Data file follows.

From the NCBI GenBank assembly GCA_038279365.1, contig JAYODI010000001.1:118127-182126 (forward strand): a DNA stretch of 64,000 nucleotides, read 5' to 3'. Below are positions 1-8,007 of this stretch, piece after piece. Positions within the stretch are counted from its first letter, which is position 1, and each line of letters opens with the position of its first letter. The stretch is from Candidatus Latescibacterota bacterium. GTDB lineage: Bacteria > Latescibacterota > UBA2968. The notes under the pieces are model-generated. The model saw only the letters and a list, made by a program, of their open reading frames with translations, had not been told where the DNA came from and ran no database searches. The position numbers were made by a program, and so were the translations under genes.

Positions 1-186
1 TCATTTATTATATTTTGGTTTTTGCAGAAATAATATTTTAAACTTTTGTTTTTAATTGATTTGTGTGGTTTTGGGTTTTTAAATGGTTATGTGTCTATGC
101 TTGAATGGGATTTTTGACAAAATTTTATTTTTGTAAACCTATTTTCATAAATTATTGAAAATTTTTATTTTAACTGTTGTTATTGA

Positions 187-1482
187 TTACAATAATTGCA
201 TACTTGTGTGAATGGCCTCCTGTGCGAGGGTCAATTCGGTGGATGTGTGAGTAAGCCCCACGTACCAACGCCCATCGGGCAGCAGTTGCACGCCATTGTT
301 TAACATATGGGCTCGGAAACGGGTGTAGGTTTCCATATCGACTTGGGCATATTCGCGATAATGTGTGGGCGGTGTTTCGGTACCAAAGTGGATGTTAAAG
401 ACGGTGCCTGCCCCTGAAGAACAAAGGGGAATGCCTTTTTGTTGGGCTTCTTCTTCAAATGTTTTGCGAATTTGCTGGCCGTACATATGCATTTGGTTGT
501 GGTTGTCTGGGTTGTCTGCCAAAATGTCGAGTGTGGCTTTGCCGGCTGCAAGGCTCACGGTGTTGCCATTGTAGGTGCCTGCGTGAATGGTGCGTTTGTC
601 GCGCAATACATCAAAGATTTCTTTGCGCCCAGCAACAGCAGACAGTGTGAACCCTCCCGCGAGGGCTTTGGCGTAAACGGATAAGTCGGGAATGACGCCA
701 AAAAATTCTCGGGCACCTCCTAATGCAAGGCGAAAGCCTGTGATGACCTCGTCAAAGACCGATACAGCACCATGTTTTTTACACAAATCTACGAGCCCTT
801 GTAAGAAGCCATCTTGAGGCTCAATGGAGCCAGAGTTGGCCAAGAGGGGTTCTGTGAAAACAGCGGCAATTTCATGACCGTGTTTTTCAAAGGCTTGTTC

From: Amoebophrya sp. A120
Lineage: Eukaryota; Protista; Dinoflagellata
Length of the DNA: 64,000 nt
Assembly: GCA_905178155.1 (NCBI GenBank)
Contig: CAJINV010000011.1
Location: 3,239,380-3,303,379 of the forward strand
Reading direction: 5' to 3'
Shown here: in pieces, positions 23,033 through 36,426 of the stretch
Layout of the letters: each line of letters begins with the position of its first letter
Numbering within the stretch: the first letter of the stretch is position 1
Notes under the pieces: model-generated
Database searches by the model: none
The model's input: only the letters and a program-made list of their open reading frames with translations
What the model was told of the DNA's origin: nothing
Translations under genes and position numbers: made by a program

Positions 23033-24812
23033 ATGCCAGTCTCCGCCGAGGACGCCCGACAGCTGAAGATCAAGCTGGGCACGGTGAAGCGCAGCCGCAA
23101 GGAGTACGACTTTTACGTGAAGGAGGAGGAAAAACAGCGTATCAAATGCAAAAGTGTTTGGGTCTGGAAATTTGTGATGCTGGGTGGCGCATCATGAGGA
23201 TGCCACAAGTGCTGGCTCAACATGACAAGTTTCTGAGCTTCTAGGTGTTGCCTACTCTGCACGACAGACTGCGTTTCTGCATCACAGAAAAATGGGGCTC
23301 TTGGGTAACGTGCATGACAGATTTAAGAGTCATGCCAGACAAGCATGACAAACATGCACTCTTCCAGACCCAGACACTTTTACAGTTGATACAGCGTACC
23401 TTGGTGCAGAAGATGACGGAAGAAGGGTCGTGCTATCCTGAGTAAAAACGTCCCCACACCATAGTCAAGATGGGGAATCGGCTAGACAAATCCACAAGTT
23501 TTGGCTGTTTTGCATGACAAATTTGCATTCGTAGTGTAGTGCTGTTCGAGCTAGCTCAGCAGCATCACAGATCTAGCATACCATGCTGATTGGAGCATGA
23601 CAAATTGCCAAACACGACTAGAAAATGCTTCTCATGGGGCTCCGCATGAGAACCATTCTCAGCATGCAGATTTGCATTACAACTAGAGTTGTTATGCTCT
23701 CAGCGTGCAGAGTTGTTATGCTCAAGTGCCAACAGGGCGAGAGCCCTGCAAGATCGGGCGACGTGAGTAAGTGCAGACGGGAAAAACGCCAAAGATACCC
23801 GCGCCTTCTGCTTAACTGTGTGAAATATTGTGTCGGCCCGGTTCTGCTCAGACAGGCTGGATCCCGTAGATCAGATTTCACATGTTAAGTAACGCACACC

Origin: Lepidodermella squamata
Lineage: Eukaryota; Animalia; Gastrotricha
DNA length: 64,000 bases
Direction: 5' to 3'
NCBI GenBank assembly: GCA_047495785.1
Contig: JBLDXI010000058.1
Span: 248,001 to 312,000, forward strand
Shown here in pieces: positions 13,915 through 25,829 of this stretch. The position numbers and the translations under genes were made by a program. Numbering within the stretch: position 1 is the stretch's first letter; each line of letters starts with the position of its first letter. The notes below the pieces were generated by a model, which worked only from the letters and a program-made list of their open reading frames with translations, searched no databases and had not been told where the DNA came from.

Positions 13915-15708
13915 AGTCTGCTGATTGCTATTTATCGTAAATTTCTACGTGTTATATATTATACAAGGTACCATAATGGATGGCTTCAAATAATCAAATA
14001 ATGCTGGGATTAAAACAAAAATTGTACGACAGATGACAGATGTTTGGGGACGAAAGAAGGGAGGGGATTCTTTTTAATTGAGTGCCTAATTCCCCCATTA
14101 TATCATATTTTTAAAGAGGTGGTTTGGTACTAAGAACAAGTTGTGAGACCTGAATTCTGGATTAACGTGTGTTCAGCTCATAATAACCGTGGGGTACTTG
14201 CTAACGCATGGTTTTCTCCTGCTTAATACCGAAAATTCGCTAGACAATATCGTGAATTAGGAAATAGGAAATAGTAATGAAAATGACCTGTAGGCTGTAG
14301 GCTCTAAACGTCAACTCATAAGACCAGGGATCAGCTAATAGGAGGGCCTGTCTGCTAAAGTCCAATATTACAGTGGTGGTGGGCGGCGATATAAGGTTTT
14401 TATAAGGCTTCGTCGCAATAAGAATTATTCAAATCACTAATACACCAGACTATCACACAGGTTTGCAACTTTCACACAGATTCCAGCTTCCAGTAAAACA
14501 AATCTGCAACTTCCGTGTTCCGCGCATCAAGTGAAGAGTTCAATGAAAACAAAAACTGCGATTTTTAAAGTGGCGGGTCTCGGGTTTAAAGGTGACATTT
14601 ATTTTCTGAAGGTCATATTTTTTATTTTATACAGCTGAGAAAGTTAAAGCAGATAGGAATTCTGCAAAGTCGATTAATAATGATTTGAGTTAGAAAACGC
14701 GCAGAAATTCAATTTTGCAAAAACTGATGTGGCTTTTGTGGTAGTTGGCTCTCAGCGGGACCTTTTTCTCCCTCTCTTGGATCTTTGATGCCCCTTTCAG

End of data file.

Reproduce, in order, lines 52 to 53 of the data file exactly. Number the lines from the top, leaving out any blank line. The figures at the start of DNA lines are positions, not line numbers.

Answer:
14301 GCTCTAAACGTCAACTCATAAGACCAGGGATCAGCTAATAGGAGGGCCTGTCTGCTAAAGTCCAATATTACAGTGGTGGTGGGCGGCGATATAAGGTTTT
14401 TATAAGGCTTCGTCGCAATAAGAATTATTCAAATCACTAATACACCAGACTATCACACAGGTTTGCAACTTTCACACAGATTCCAGCTTCCAGTAAAACA